Hello, Generation Z: Welcome to Provider Status

Pharmacy CareersSpring 2024
Volume 18
Issue 01

Community-based pharmacists performed mightily at a cost-efficient scale and safety record that rivaled any in the history of health professions.

It was uncommon for a patient in the mid-20th century to have more than a few medications prescribed each year. What started the century as a fledgling profession entered the midcentury as manufacturers based on Latin-laden, handwritten prescriptions with drams, grains, and sometimes permission to tell the patient what the medication was for. The profession grew to large factories producing small-molecule oral medications on a massive scale. Pharmacists largely became retailers, and as good pharmacies went, so did providers of counseling, advice, and services for prescriber and patient. Polypharmacy was born alongside the increasing complexity of treatment and decreasing coordination for medications that sought to cure or ameliorate ailments for conditions such as hypertension and diabetes, which do not often render symptoms that prompt adherence.

Medical students listening to a lecture in the lab | Image Credit: luckybusiness - stock.adobe.com

Image Credit: luckybusiness - stock.adobe.com

The Move to the PharmD Model

The turn of the 21st century brought the first waves of PharmD graduates as the norm instead of the exception. It also started the provider status movement as the realization of an eventual commoditization of the retailing model, where reimbursement would become so little that providing services for free alongside medications would become unsustainable. The PharmD degree attempted to provide additional training for students to become effective practitioners and a political statement to care team members, policy makers, and health insurers. It was time to pay for services deemed necessary to safely treat patients as well as coordinate, dispense, and follow up on those now billions of prescription fills.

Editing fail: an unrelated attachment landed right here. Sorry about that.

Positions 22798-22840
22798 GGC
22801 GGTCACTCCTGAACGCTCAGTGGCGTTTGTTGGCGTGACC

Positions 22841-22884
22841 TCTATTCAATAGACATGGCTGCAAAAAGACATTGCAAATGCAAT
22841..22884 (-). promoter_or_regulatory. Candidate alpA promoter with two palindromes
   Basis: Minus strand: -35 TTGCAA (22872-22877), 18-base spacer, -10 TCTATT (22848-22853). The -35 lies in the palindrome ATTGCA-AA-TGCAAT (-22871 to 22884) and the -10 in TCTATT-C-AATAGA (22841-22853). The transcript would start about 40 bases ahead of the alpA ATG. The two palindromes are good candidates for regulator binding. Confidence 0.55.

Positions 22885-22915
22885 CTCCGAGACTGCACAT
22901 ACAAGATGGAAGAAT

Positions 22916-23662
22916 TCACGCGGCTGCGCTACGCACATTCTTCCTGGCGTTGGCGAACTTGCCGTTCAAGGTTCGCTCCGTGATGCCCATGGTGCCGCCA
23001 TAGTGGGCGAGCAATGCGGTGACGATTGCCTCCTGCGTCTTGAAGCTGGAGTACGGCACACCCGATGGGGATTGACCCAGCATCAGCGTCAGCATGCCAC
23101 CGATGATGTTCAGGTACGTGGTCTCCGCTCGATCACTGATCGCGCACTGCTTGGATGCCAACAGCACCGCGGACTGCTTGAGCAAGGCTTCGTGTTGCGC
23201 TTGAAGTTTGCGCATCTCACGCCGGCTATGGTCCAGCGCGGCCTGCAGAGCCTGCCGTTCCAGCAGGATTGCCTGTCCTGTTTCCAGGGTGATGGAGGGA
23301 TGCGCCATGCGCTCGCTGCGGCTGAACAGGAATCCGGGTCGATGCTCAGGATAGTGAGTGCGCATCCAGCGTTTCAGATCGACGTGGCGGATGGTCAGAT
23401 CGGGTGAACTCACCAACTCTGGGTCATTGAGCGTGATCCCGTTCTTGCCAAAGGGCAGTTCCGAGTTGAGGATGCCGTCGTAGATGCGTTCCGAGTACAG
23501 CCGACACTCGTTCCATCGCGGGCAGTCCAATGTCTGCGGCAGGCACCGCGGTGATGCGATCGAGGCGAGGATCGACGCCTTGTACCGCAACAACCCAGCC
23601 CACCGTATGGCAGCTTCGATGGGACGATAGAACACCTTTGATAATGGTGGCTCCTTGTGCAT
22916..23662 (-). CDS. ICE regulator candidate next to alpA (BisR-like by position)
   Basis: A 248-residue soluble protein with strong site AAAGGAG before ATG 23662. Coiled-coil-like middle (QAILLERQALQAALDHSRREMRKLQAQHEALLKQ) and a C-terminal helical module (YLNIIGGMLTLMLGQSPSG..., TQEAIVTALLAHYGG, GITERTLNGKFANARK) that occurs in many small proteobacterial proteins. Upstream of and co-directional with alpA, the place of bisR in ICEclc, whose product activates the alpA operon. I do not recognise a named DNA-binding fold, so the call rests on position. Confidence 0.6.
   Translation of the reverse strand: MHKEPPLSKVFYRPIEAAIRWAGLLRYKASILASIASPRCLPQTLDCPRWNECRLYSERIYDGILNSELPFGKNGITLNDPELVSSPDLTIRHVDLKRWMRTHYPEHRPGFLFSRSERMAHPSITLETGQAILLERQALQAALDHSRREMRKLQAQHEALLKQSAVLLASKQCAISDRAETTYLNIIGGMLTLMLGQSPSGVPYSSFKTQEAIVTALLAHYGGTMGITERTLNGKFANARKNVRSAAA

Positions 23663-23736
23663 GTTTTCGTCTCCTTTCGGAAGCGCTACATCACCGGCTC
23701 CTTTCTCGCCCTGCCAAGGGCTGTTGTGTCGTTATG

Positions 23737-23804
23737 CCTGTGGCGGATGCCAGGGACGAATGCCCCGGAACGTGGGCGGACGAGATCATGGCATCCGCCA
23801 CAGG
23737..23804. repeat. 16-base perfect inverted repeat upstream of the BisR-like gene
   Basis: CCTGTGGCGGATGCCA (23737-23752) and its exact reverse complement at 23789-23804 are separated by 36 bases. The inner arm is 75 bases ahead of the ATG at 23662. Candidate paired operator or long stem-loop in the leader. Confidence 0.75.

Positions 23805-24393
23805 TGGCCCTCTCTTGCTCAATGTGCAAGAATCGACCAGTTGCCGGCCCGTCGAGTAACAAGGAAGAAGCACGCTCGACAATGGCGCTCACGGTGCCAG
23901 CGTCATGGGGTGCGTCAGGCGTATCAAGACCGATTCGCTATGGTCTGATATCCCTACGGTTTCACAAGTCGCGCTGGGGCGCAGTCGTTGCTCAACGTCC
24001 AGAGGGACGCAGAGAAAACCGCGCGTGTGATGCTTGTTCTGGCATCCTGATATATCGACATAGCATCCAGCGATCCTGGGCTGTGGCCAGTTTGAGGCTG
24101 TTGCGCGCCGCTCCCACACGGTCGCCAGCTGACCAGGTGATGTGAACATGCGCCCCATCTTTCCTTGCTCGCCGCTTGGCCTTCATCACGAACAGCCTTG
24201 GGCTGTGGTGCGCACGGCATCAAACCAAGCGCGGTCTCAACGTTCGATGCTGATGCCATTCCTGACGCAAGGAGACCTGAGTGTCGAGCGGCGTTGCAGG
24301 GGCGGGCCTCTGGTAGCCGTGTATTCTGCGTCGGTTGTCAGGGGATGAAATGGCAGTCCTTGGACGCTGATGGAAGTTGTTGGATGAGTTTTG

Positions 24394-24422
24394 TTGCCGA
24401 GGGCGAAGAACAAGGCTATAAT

Popularity of Residencies Grows

In preparation, residencies ascended from “student gunner” status to mainstream adoption among graduates of schools and colleges of pharmacy, with the American Society of Health-System Pharmacists placing great emphasis on proximity to medical providers and prescribers of medications, desiring institutionally employed pharmacists to stand on their own as billable providers. The closer to the point of diagnosis and prescribing decisions, the more care team members would be accepting of the pharmacist as indispensable and worthy of a longer white coat, or so it seemed.

About The Author

Troy Trygstad, PharmD, PhD, MBA, is executive director of CPESN USA, a clinically integrated network of more than 3500 participating pharmacies. He received his PharmD and MBA degrees from Drake University and a PhD in Pharmaceutical Outcomes and Policy from the University of North Carolina. He recently served on the board of directors for the Pharmacy Quality Alliance and the American Pharmacists Association Foundation.

All Dressed Up With Nowhere to Go

But provider status languished during the first 2 decades of this century as the business of medicine conflicted with the aspiring new business model of pharmacists as service providers. Internecine battles ensued between health-system and clinical pharmacists and their siblings in community-based pharmacy who represent more than two-thirds of the licensed and active pharmacist workforce, all in an effort to gain recognition.

Arriving Just in Time for Gen Z

Ultimately, patients are winning. The COVID-19 pandemic saw community pharmacists providing vaccines and COVID-19 tests through emergency authorizations by the federal government, not waiting for state legislators or governors to make decisions. Community-based pharmacists performed mightily, at a cost-efficient scale and safety record that rivaled any in the history of health professions. Some adult vaccines are now ordered by a pharmacist in a community pharmacy, point-of-care testing is commonplace, and the ability of pharmacists to prescribe is emerging. Multiple states now allow and encourage (or outright mandate) the credentialing and enrollment of pharmacists as providers, regardless of setting. There is still a long way to go, but Generation Z will have a career experience unlike any of the previous generations. And I’m happy for them.

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